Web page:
Channing Frye has his opinion
ESPN’s documentary series “The Last Dance” has captivated sports fans in recent weeks, and has (unfortunately) reignited all the dormant Michael Jordan arguments on daytime sports television. With very few other sports to watch, analysts and fans really have had nothing better to do than argue about Jordan’s legacy over the last month – but former NBA sharpshooter Channing Frye may have dropped the hottest Jordan take of all.
It should be noted that Frye, who retired in 2019, is very much a LeBron James guy. He arrived in Cleveland in 2016, the year LeBron James carried the Cavs to the Finals and overturned a 3-1 deficit against the Warriors. In any and all GOAT debates, Frye is going to understandably back the guy who got him a ring. Frye is also from Phoenix, and says he wasn’t a Jordan fan growing up.
Even so, this take is hot. On his podcast “Talkin’ Blazers with Channing Frye,” Frye said that Jordan really only had one job for the Bulls which was to score. If Jordan were in his prime today, Frye believes that many players wouldn’t want to play with him.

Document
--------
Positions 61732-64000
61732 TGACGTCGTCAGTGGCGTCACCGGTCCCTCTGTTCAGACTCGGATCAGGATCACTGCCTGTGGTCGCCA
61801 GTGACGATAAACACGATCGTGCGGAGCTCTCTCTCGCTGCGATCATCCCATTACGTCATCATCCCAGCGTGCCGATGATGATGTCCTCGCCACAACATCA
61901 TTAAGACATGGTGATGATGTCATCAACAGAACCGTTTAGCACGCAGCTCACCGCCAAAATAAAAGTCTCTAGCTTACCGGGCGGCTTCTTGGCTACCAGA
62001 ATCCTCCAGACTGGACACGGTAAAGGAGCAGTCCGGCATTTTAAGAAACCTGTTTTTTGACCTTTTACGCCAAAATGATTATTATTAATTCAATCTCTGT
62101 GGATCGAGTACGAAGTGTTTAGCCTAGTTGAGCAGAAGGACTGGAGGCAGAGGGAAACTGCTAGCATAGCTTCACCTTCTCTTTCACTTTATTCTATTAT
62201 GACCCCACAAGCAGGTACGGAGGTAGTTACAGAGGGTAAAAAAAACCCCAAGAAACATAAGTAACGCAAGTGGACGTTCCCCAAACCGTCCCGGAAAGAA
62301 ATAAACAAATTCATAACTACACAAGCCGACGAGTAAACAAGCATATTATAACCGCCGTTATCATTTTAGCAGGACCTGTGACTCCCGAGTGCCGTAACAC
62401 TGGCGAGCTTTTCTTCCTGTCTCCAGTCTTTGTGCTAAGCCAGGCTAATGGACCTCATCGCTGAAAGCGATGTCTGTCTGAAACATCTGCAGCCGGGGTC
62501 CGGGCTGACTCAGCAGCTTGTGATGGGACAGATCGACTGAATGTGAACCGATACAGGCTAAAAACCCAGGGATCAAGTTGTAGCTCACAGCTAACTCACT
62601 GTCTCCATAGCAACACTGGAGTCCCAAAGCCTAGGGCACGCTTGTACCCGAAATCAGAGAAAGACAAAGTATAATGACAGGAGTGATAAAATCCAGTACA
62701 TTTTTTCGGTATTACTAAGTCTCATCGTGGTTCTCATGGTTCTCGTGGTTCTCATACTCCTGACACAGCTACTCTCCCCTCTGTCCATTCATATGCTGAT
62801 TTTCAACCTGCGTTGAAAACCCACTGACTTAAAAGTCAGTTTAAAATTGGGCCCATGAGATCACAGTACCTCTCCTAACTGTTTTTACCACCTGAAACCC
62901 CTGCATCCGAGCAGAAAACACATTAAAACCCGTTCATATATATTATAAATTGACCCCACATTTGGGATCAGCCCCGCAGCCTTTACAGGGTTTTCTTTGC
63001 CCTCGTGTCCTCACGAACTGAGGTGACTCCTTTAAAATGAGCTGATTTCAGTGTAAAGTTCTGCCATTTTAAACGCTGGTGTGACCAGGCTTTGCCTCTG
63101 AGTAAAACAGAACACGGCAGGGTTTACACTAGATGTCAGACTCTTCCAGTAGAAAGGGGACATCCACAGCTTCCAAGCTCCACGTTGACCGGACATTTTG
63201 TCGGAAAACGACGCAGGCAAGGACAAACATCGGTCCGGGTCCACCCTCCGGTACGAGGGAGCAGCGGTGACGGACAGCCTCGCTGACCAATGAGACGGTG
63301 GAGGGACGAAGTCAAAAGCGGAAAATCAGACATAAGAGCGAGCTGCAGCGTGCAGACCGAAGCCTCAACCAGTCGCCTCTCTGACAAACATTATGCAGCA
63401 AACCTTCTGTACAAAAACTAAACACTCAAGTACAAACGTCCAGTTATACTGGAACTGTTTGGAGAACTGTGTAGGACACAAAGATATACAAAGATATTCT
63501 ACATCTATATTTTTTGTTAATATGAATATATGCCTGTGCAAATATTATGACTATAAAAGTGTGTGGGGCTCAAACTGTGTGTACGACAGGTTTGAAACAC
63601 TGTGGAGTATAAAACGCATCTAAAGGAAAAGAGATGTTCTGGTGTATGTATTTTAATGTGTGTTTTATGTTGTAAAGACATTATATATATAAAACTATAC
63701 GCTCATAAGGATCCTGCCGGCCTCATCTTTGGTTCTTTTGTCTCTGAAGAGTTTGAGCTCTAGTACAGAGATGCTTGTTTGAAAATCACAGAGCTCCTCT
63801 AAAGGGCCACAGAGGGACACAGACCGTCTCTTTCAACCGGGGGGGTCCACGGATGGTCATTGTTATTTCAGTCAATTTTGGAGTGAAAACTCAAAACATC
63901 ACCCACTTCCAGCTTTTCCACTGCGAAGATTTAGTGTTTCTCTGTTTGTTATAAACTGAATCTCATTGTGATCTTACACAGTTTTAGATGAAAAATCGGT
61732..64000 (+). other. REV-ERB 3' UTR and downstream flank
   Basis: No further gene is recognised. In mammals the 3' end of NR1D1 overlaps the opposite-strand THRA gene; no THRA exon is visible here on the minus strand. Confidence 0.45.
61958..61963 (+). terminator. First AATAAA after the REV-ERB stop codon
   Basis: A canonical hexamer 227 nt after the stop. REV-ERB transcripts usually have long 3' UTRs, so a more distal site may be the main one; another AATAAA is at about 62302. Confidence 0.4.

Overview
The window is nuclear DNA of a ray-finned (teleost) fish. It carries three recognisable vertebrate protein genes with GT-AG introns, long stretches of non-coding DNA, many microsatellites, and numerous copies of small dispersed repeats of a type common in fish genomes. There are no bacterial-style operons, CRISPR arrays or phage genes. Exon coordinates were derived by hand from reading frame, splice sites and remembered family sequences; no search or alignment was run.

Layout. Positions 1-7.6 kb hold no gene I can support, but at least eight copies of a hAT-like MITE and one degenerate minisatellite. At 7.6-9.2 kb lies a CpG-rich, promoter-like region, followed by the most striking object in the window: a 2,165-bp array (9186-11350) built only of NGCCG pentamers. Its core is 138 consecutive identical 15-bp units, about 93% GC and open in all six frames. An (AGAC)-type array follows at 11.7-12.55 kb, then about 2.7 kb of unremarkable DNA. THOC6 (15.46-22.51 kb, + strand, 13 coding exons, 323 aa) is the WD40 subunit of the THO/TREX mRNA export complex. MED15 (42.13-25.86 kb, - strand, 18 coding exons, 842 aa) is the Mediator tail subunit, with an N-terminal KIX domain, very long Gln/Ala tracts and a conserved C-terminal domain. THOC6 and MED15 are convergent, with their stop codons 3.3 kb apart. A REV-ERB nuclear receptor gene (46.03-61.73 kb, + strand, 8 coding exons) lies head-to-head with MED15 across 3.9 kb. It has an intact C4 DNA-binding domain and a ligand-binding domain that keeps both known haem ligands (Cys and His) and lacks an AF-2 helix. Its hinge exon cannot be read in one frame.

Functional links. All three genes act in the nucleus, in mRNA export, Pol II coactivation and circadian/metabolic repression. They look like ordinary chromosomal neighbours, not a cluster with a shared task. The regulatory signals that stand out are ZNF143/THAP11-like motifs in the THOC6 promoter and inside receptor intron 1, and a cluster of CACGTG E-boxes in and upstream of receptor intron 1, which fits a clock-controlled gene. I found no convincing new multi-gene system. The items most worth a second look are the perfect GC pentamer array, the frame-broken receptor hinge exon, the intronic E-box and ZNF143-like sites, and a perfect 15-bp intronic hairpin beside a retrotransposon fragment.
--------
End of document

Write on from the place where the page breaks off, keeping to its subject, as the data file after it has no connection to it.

“So, like, Jordan is amazing, and this is not an argument to say he’s lesser, it’s just my opinion. So I think Jordan’s job on that team was the score, right? He had one of the first teams with two what we call tweeners, Dennis Rodman and Scottie Pippen. Right. Dennis Rodman and Scottie Pippen, and we can throw in Toni Kukoc, we can throw in Ron [Harper], who does not get enough credit…
He only had really one job, and that was to just score. And he did that at an amazing, amazing rate. But I don’t feel like his way of winning then would translate to what it is now. Guys wouldn’t want to play with him.
I think you have to adjust and adapt, and to say, ‘Jordan would average 50.’ No he wouldn’t. No he wouldn’t. Everyone would double-team him.”
Frye spent 14 years in the NBA and played for six different franchises. He had hundreds of teammates. He knows the NBA better than most ever will, and it’s safe to say he has a better understanding of the average NBA psyche than most analysts and fans. He might be right that players might shy away from playing alongside MJ! After all, we’ve heard those same takes about players allegedly not wanting to play with LeBron. Still, unsurprisingly, fans were outraged by his take.